Colonial rule is generally a relentless long story of exploitation and injustice, and this is certain true of the nearly two centuries of British rule in India. Despite this reality, however, it is fascinating to know that there were several British citizens who went out of their way to help the struggles of India against colonial rule. Some of them are famous now, many others remain unrecognized. These friends of India need to be remembered and their memory cherished, not only for their contribution to history, but also as symbolism of a new internationalism to promote justice at world level, overcoming narrow interests and prejudices.

C.F. Andrews (1871-1940) was a very remarkable priest and teacher who became one of the best friends of Mahatma Gandhi ( who called him Christ’s Faithful Apostle) . He was initially involved more in educational work, teaching in St. Stephens in Delhi and also serving as Headmaster of the Lawrence School, Sanawar for some time, but was later drawn more to the nationalist movement and is reported to have played an important role in bringing  Gandhi back to India from South Africa, after first helping him in his efforts there.

Andrews played a very important role in helping Gandhi when he went to London for the second round table conference, and on another occasion he played an important role in saving his life by rushing around a lot to get the messages from British Cabinet which were important for Gandhiji to end his fast. On the other hand Andrews also helped B.R.Ambedkar and participated in struggles for dalit rights. Andrews enjoyed a very good relationship with Rabindranath Tagore . He participated in several struggles of workers and several constructive activities as well.

Annie Besant
Annie Besant

Annie Besant (1847-1933), the famous theosophist, socialist, philanthropist, author and activist for rights of women led a life of many achievements. An important part of her work related to her support for Irish as well as Indian self-rule. She participated in the nationalist struggle of India and was elected President of the Indian National Congress in 1917. She also went to prison for her association with freedom movement. She worked more closely with Lokmanya Tilak and together they launched the Indian Home Rule League. This was the peak of her involvement in the freedom movement but she continued to extend her support till her last days. In addition her contributions in founding several important educational institutions were also important.

Freda Bedi ( mother of famous movie actor Kabir Bedi) is also known for her contribution to the freedom movement. While studying at Oxford she fell in love with BPL ( Baba Pyare Lal) Bedi and after marriage the couple came to India and were involved with the freedom movement. Freda also served a jail sentence. After freedom she first led an activist life in Kashmir and later did much to help the Tibetan cause, finally herself converting to Tibetan Budhism and becoming known as Sister Palmo.

Catherine Mary Heilman was known as a very brilliant student in Britain but giving up career opportunities there she came to India to seek some higher purpose and ultimately won great respect in the freedom movement as Sarla Behn. She first made important contributions in educational and khadi work but later became more directly involved in freedom movement in Uttarakhand, and happily served prison sentences. She was also known for her work in helping family members of freedom fighters who had been jailed. She founded the famous Lakshmi Ashram at Kasauni where daughters of freedom fighters and social activists could study and train under her guidance. Leading social activists Like Radha Behn and Vimla emerged from here. She became a motherly figure for a new generation of Gandhian freedom fighters and social activists. In the post-independence days the senior most Gandhians of Uttarakhand Vimla and Sunderlal Bahuguna ( Chipko Movement) regarded themselves as her disciples. She was also involved in the famous Bhoodan movement and in work relating to the surrender of Chambal dacoits.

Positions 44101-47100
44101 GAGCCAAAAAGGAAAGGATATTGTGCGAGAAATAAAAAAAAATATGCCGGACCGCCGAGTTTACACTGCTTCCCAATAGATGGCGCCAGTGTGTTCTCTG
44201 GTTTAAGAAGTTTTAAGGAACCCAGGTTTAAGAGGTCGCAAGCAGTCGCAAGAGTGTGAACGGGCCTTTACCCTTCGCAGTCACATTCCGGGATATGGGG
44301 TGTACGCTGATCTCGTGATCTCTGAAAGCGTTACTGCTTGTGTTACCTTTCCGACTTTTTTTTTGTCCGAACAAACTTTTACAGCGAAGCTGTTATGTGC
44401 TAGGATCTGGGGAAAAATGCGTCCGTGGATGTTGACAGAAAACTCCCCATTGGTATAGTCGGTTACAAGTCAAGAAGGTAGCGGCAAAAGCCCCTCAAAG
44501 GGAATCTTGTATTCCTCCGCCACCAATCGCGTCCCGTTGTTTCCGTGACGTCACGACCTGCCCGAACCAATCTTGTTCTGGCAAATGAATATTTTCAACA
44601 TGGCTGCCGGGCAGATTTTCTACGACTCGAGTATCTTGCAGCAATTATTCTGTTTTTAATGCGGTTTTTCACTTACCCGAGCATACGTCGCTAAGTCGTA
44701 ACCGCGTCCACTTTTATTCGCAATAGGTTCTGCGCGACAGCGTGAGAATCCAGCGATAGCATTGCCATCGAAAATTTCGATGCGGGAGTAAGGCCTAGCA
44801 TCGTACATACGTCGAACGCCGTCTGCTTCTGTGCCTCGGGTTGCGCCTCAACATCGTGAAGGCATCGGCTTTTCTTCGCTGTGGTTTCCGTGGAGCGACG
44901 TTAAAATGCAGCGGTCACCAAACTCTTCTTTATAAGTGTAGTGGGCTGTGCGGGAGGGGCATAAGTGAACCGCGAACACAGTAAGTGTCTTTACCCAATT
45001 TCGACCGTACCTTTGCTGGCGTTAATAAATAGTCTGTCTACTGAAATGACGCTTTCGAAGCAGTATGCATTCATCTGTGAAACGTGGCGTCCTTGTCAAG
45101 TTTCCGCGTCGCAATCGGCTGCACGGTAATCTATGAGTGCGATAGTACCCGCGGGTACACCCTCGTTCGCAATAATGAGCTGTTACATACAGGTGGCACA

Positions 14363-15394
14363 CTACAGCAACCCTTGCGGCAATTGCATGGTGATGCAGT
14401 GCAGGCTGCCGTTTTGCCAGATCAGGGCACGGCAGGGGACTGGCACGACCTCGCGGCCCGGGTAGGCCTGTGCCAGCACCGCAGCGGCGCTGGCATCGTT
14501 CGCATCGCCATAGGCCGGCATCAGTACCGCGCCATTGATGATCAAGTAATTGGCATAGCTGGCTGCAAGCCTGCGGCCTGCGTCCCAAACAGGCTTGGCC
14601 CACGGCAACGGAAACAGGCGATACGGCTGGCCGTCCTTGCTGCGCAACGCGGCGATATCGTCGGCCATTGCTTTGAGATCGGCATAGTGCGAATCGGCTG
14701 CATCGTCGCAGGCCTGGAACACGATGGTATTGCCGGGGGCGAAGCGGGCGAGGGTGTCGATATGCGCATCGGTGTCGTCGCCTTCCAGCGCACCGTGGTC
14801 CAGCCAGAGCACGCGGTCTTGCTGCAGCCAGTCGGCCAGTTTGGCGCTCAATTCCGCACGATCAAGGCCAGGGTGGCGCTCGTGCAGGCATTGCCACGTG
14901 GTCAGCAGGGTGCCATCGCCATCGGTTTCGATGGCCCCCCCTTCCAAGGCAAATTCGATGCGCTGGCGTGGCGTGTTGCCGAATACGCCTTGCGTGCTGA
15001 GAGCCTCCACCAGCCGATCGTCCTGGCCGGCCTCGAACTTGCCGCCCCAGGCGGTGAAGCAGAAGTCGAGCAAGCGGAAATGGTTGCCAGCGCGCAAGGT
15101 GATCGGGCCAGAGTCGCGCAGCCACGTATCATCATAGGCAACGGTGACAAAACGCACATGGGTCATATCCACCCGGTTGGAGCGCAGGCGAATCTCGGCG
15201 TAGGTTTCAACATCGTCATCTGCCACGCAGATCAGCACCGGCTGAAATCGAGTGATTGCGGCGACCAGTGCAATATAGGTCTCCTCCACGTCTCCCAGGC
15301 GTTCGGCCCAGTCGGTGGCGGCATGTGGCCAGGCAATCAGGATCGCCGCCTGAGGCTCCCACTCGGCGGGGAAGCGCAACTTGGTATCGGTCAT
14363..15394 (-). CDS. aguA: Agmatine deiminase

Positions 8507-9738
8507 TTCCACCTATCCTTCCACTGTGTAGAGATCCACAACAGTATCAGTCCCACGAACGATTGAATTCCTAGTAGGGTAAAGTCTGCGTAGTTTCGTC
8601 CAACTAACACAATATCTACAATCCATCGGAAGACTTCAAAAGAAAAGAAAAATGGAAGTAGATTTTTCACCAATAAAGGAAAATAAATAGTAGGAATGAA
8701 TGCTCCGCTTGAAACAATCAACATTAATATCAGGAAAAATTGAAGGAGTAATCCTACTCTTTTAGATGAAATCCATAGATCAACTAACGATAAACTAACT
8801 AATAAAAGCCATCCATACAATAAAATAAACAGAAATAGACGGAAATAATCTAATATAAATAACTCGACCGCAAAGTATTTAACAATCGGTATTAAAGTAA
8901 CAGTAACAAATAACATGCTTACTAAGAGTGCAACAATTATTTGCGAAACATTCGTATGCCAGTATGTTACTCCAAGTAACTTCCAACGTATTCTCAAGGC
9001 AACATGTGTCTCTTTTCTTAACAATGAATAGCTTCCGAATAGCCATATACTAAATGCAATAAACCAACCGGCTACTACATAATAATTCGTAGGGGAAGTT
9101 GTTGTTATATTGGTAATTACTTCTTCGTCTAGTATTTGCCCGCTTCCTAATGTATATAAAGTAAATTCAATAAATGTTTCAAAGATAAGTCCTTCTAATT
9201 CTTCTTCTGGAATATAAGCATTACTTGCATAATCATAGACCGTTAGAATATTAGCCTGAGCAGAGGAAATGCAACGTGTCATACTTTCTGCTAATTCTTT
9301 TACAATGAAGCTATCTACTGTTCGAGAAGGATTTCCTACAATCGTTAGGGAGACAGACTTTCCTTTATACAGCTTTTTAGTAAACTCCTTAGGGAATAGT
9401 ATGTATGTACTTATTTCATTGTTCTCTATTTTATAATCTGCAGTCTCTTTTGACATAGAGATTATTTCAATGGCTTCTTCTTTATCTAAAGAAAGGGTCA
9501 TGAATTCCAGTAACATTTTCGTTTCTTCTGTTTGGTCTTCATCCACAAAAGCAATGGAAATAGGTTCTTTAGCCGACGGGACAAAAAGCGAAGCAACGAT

Apart from these and other famous names, we have several examples of ordinary British citizens standing up for justice to India and Indians at important points of the freedom struggle. In the Aamir Khan starrer Mangal Pandey there is a character, stated to be a real life person, a British army officer who sympathized with the Indian cause and fought on the Indian side bravely, ultimately sacrificing his life. At the time when  death sentence was pronounced against Bhagat Singh, Rajguru and Sukhdev following a farcical trial, there were a lot of well-known protests in India. Not so well-known is the fact that there was also an effort in Britain against this highly unjust death sentence.

An appeal titled ‘Stop the Lahore Executions’ was signed by thousands of people in Britain. This appeal addressed to the British government and its senior representatives in India questioned many unjust and arbitrary aspects of the trial and stated, “ If the three death sentences are put into operation , we shall hold you and your government responsible for sanctioning what amounts to the murder of political opponents under the guise of official judicial sentences .”

Clearly such strong expressions of solidarity with and support for the bravest freedom fighters from the people living in the imperialist country need to be remembered with respect as symbols of human bonds based on justice and brotherhood which transgress all narrow boundaries and divides.

Bharat Dogra  is a journalist and author who has written biographies of several freedom fighters.


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